September 10, 2012 at 12:16 pm |
  10. Carrie

    It's clear God helped carried her through the traumas. God is love and cares for us. All we have to do is turn to Him with an honest heart. It's not "religion". It's a relationship. Thank you Warners.

    September 10, 2012 at 11:22 am |
    • PumpNDump

      You can have the same "relationship" with the bag that holds your groceries at the supermarket, and it's just as real and valid. Facepalm. Lol

      September 10, 2012 at 11:23 am |
    • Doc Vestibule

      God is not love.
      God is jealousy. It says so right in the 1st commandment.

      September 10, 2012 at 11:45 am |
    • sybaris

      "It's not a religion, it's a relationship" is just another new mantra by the sheeple to escape the growing negativity being attributed to organized religion.

      My sister lives 800 miles away
      Yet I know:
      Her eye color
      What she likes to eat
      Her husband's name
      What car she drives
      Things that make her happy
      Things that make her sad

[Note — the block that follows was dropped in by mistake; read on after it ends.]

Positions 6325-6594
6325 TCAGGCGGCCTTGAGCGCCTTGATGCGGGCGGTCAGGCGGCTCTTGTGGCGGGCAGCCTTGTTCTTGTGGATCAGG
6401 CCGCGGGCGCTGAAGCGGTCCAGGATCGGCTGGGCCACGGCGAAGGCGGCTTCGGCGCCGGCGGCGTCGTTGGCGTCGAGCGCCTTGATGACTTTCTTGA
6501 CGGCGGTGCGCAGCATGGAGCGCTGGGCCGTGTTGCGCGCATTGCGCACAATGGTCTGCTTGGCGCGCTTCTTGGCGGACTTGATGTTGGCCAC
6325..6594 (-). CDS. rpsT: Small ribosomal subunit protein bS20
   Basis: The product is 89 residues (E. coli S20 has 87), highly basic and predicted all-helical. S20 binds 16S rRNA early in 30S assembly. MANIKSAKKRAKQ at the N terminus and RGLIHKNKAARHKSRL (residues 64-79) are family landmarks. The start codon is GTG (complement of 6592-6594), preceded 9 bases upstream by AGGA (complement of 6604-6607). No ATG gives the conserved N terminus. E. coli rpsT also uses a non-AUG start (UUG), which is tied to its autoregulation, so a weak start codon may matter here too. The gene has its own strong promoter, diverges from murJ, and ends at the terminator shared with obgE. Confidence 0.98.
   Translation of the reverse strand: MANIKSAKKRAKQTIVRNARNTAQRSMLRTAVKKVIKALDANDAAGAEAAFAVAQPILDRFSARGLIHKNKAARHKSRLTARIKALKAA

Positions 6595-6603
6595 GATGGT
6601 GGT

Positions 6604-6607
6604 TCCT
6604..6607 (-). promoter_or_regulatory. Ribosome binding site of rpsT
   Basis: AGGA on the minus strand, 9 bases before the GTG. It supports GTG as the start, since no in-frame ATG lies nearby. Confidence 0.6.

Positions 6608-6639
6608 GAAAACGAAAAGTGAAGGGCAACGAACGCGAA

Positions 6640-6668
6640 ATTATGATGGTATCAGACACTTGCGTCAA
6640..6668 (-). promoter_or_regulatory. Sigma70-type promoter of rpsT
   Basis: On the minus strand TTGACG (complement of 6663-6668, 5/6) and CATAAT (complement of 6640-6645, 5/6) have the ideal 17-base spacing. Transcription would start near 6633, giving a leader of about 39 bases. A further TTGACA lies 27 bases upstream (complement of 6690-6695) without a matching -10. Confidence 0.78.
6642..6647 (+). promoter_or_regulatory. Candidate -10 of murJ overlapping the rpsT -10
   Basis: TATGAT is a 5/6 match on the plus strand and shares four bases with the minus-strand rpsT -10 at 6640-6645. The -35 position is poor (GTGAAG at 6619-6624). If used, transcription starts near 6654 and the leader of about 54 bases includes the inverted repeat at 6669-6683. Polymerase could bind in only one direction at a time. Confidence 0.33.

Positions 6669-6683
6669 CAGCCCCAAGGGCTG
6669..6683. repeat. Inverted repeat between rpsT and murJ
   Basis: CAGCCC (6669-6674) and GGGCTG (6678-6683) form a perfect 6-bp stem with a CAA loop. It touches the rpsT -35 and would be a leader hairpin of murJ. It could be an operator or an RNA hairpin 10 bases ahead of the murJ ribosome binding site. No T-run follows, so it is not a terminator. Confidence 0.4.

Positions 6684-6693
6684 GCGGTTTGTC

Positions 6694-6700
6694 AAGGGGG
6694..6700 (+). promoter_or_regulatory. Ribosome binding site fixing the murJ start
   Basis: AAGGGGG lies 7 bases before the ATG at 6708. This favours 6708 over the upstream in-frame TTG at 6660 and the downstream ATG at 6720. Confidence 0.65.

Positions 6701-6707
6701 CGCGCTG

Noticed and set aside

Where she will be vacationing this year
      What she got for her birthday
      Her favorite restaurant
      Her cats name
      When she was born
      When she got married
      Her child's name
      When she graduated college
      When she broke her left leg
      When I will see her next
      When she will call me
      Etc., etc.

      THAT is a relationship

      If you say "it's beyond human definition" you're just being dishonest.

      September 10, 2012 at 11:47 am |
    • Why

      Why must a supposed loving God torture and make people suffer to then be there for them in the heartache. If there were a loving God perhaps he could make things far better by not torturing, killing and other evil acts.

      September 10, 2012 at 11:50 am |
    • willy

      @why: why do you attribute evil acts to God? If God got rid of this annoying free choice thing then there would be no evil but for some reason he keeps it in place.

      September 10, 2012 at 12:31 pm |
    • Bill Deacon

      sybaris:

      My God inhabits all things and I know: